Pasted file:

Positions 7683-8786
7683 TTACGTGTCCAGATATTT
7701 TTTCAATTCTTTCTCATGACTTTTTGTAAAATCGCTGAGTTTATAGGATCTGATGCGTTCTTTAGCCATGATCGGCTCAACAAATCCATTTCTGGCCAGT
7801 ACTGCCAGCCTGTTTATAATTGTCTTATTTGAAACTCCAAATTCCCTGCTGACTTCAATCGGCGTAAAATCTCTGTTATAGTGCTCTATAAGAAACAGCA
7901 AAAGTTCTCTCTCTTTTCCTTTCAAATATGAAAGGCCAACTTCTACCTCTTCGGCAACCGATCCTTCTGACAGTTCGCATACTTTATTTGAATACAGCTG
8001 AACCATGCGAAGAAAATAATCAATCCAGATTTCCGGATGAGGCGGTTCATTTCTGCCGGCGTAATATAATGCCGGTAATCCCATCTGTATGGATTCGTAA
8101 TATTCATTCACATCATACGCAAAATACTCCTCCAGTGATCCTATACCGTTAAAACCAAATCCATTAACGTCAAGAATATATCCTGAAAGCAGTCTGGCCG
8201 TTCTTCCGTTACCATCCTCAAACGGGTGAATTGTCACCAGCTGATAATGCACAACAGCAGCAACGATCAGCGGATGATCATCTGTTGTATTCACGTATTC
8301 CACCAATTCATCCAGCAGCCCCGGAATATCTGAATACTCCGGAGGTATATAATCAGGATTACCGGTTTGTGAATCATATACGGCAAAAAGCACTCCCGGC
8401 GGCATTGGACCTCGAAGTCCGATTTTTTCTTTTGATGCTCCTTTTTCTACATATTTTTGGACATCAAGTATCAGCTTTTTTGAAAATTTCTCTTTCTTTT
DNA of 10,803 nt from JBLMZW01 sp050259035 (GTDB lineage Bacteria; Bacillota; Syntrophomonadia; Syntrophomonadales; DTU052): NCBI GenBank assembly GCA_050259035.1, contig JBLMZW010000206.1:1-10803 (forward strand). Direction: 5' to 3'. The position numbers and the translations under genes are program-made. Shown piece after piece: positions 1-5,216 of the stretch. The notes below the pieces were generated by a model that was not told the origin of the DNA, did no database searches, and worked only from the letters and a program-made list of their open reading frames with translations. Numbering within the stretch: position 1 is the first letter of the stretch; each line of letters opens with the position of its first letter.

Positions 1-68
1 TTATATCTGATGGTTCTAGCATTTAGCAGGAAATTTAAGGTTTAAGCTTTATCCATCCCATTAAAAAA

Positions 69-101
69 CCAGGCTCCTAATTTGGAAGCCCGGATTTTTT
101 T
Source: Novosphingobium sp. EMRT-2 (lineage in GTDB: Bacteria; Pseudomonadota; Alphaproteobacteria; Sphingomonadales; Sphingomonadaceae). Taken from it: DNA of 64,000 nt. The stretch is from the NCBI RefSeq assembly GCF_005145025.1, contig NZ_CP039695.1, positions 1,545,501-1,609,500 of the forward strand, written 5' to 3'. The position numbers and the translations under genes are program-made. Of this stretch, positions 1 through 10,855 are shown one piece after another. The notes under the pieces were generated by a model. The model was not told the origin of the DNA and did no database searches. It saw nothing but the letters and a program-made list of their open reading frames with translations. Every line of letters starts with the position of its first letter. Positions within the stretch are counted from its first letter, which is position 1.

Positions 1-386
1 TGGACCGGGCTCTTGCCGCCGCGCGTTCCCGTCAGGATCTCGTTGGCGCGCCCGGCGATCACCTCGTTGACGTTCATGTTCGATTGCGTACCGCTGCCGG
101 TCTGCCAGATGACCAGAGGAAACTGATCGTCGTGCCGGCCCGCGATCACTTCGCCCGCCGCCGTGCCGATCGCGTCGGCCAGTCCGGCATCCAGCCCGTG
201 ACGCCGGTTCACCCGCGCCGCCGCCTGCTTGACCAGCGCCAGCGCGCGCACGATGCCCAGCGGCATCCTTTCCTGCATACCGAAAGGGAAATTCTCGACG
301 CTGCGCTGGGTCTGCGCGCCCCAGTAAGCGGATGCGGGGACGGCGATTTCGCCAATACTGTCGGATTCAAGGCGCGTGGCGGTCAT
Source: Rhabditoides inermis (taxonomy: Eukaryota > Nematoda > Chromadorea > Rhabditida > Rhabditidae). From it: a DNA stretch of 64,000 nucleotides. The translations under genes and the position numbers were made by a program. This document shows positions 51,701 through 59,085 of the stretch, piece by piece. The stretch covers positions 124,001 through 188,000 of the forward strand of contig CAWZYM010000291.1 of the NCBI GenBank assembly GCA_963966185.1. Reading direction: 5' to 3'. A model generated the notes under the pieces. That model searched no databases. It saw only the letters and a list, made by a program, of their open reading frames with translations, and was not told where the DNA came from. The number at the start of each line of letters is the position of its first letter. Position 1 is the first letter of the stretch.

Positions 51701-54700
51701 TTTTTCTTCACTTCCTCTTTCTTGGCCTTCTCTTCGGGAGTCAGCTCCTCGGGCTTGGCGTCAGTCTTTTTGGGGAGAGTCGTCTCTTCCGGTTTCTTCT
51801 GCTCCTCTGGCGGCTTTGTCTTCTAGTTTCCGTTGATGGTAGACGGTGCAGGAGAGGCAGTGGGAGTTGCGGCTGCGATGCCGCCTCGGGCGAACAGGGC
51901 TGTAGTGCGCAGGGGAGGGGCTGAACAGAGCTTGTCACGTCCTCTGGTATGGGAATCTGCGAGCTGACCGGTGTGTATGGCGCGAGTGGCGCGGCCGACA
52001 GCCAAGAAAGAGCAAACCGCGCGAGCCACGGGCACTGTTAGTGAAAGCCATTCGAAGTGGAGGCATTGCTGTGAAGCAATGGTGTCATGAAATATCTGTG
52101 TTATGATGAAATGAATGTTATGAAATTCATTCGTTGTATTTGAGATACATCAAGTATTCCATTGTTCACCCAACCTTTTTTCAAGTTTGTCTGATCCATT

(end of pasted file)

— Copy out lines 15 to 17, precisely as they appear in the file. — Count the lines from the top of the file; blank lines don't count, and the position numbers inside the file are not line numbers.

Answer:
69 CCAGGCTCCTAATTTGGAAGCCCGGATTTTTT
101 T
Source: Novosphingobium sp. EMRT-2 (lineage in GTDB: Bacteria; Pseudomonadota; Alphaproteobacteria; Sphingomonadales; Sphingomonadaceae). Taken from it: DNA of 64,000 nt. The stretch is from the NCBI RefSeq assembly GCF_005145025.1, contig NZ_CP039695.1, positions 1,545,501-1,609,500 of the forward strand, written 5' to 3'. The position numbers and the translations under genes are program-made. Of this stretch, positions 1 through 10,855 are shown one piece after another. The notes under the pieces were generated by a model. The model was not told the origin of the DNA and did no database searches. It saw nothing but the letters and a program-made list of their open reading frames with translations. Every line of letters starts with the position of its first letter. Positions within the stretch are counted from its first letter, which is position 1.